MPs are always ‘on the record’, says Balls
And, he said, this rule must apply to anybody ‘who seeks to take the role of moral leadership’.
He said the Government must consider setting up an inquiry into the UK’s privacy laws – and the current situation which allows people to blog and Twitter but stops newspapers publishing sensitive information.
Footballers who profit from their image by winning contracts with companies deserved to be exposed. An actor who played a part and did not seek to give a moral lead, was entitled to a private life.
Among the audience at the lunch the Sheraton Knightsbridge were national newspaper editors Colin Myler (News of the World), Richard Wallace (The Mirror) and John Mullin (Independent on Sunday) as well as Head of Sky News John Ryley. Politicians attending included Lord Kinnock, former Conservative Minister Peter Bottomley and Baroness Scotland, the Shadow Attorney General.
Mr Balls said, “Last week I was speaking at LSE and they asked me if I wanted ‘Chatham House rules’. Looking at the audience clutching their iPhones and Blackberries, I just laughed. Today we are watched all time – and reported in real time on Twitter.
“I am clear that as a politician I should have no expectation of privacy in the event of legal wrong-doing or double standards or if I am engaging in immoral behaviour.
“But I fully expect my children’s privacy to be respected – as it has been.
“I am affronted by the powerful – those who trade on their image – using the law to protect their privacy, by which I mean the exposing of their hypocrisy.
“But I do not think this means that there is a public interest in the public knowing all the details of the lives of every person whose name they have heard of – and even less so of their relatives, who they have never heard of.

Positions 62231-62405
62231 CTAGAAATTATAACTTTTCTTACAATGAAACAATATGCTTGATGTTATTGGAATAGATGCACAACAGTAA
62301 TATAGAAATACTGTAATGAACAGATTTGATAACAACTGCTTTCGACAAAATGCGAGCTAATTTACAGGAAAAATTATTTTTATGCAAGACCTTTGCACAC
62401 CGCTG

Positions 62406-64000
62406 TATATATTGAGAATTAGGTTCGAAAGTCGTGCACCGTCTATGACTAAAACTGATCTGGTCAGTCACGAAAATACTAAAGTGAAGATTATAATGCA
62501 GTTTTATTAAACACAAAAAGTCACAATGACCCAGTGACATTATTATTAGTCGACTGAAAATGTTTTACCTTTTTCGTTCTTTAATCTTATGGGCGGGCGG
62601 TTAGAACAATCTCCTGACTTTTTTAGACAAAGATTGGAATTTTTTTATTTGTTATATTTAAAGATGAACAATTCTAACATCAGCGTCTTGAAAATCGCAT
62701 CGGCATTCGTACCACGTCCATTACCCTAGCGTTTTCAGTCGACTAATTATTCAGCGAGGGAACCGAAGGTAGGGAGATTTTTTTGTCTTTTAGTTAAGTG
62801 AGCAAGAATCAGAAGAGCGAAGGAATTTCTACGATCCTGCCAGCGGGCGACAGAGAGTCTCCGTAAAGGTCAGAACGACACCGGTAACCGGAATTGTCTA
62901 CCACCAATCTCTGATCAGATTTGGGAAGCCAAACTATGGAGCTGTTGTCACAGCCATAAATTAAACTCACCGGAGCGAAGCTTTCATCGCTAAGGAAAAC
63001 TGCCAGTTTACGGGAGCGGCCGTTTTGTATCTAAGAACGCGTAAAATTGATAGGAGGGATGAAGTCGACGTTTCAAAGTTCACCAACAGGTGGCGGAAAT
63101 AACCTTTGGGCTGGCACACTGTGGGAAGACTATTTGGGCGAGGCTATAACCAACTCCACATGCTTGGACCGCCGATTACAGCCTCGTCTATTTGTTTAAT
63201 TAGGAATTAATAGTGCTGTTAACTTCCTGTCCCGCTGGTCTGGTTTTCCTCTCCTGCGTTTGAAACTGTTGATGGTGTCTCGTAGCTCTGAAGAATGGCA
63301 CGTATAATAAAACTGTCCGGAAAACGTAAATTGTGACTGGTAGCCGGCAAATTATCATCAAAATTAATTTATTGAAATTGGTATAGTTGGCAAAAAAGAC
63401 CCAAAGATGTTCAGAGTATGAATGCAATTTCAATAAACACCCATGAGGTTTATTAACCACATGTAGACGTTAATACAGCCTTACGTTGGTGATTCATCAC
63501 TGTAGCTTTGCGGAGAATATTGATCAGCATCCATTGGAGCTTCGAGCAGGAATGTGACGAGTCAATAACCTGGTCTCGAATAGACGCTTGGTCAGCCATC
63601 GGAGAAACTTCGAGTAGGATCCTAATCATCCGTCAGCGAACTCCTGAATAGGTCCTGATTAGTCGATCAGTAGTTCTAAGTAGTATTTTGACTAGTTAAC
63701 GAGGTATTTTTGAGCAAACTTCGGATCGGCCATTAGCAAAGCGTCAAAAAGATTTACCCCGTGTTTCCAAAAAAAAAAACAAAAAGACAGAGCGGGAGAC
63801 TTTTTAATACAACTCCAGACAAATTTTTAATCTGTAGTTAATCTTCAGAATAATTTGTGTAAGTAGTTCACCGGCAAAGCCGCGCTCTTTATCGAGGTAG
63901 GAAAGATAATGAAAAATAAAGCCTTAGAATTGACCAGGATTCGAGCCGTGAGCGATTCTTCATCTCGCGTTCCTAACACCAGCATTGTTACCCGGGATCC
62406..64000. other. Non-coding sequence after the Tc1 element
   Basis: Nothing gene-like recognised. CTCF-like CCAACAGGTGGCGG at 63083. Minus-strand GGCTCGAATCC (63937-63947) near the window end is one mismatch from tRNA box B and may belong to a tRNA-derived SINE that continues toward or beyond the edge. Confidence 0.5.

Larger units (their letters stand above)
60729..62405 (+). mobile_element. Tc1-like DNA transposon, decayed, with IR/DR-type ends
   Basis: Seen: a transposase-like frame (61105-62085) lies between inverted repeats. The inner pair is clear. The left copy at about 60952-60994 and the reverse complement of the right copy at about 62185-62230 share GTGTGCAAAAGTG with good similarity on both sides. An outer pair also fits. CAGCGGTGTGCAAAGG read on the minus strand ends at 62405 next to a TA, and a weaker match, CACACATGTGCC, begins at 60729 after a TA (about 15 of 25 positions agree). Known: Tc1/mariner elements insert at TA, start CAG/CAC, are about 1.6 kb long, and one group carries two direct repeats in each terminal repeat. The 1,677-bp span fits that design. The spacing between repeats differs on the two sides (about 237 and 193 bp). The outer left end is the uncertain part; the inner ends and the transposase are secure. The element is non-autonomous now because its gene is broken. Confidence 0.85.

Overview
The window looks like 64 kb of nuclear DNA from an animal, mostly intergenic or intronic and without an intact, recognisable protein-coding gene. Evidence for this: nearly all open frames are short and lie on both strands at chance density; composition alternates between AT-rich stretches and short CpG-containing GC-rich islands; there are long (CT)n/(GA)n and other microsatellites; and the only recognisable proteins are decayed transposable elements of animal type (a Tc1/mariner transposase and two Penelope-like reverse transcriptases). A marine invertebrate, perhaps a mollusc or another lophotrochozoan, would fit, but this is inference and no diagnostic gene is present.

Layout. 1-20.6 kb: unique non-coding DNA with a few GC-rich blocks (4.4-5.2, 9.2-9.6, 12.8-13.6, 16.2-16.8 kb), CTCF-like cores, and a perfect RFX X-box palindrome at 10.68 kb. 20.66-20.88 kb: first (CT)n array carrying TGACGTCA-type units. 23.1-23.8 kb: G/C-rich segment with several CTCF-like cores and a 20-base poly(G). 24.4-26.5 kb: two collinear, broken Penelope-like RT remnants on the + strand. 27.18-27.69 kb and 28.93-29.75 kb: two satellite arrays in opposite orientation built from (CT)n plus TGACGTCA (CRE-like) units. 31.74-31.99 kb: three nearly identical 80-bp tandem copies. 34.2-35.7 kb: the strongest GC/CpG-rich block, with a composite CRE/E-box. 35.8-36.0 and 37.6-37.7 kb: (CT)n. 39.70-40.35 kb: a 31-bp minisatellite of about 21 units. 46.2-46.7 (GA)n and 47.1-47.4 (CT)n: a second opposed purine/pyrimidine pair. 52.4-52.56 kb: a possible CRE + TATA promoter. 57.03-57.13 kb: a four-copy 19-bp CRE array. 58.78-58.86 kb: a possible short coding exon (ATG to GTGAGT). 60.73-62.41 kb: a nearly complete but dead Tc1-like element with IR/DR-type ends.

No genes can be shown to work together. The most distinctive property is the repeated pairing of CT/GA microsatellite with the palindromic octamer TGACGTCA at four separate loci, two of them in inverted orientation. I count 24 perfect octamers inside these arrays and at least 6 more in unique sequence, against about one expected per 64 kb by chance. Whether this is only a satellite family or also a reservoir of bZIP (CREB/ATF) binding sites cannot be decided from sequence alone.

“The fact is that these have always been – and will always be – very difficult judgements, necessarily made case by case – and there must always be recourse to the courts, if self-regulation fails. But we should be as vigilant against a lurch to privacy against the public interest as we should be determined to prevent a free-for-all.”
“Technological innovation”, he said, “leads to the ‘understandable frustration of many people in this room’ that there appears to be currently one rule for national newspapers and broadcasters and another for Twitter and the internet.
“And this is one challenge that will certainly need to be addressed: including if the government does establish an inquiry – parliamentary or expert – to investigate the current state of our privacy laws, ” he said.
The lunch was sponsored by Google and another £1,100 was raised from the guests in the raffle.